Building » Newent – Our Lady of Lourdes

Newent – Our Lady of Lourdes

Ross Road, Newent, Gloucestershire, GL18

A modest building built in the late 1950s, largely with volunteer effort, and adapted in 2006-7, with some striking timber sanctuary furnishings. 

In the early 1950s Mass was celebrated in a house on the Land Settlement by a priest from Blaisdon Hall, which had been run since 1935 by Salesians of Don Bosco as a school for disadvantaged children. Later the Old Market House was used. In 1955 plans were set in train to build a church. A site for a church was then acquired on Ross Road for £475. The building was put up, beginning in August 1957, mostly by volunteer effort by the parishioners, calling on help from one of their number, a Mr Mooney who was a clerk of works with a Cheltenham firm of builders.  A local builder also offered the services of Winston Wildsmith, one of his experienced bricklayers. The official opening took place in the incomplete building in December 1959. The cost was a modest £2,848 since much of the labour had been supplied by volunteer effort.

In 2006-7 the front of the church was extended by three metres to provide a larger porch and disabled WCs. A retired architect, Peter Gibbons, gave his time for free. At this time the original entrance tower was removed and a large bay window put in the sacristy. The sanctuary reordering presumably also dates from this time. Bishop Declan Lang celebrated blessed the new sanctuary and the refurbished building on 11 February 2010, the golden jubilee of the opening of the church.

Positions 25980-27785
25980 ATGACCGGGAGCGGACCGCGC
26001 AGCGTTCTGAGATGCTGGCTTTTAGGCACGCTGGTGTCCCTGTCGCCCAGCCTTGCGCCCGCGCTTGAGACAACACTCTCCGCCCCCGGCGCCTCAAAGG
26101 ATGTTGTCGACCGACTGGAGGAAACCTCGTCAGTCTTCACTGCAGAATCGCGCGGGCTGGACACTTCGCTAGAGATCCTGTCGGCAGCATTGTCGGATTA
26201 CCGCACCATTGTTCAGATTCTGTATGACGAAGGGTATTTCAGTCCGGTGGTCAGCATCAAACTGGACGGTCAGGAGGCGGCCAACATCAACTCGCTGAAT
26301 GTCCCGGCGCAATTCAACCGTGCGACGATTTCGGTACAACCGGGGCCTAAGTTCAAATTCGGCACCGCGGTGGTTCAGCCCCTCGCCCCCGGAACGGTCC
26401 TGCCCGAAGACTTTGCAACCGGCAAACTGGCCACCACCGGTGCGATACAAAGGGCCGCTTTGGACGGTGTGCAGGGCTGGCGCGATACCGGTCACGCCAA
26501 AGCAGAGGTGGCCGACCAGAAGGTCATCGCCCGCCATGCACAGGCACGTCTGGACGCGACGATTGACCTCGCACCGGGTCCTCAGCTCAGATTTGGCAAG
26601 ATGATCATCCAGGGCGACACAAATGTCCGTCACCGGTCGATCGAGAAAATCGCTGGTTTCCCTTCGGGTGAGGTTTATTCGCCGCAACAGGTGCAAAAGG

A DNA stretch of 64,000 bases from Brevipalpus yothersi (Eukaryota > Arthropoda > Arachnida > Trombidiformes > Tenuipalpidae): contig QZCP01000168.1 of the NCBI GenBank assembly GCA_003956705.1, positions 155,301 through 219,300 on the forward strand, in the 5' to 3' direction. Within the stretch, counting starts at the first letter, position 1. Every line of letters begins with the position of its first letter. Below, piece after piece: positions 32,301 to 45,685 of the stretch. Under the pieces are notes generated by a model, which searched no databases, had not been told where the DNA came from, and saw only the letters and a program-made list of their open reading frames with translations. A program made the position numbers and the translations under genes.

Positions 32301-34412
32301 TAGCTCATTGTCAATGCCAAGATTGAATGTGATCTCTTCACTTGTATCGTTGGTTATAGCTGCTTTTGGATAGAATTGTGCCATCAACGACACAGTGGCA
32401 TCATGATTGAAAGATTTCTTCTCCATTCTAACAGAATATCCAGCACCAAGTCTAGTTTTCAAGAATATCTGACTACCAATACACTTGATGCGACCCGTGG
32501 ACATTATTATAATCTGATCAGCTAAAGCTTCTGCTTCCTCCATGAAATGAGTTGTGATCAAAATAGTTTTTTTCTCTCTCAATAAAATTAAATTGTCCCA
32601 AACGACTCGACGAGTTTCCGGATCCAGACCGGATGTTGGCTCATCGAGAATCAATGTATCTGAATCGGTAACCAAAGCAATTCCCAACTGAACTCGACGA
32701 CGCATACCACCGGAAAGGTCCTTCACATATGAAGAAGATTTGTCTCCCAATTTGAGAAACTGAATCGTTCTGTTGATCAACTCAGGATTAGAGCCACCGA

The church is built of golden-coloured brick made by the National Coal Board and has a wooden shingled roof. The entrance front is now largely glazed, a remodelling of 2006-7, with a paved ‘apron’ forecourt of brick. The side windows are simple rectangular openings, two per bay in the nave and two on the right-hand side of the sanctuary.

The interior consists of a single space divided into four nave bays by timber portal frames, plus the sanctuary and western porch. At the west end is a gallery with an open balustrade front. Furnishings of note include highly individual sanctuary furnishings, constructed of bare timber which is said to come from the Forest of Dean, and square ceramic Stations of the Cross, somewhat in the manner of Eric Gill. There is some modern abstract and semi-abstract coloured glass in the sanctuary. 

Heritage Details

Architect: No architect involved

Original Date: 1960

Conservation Area: No

Listed Grade: Not Listed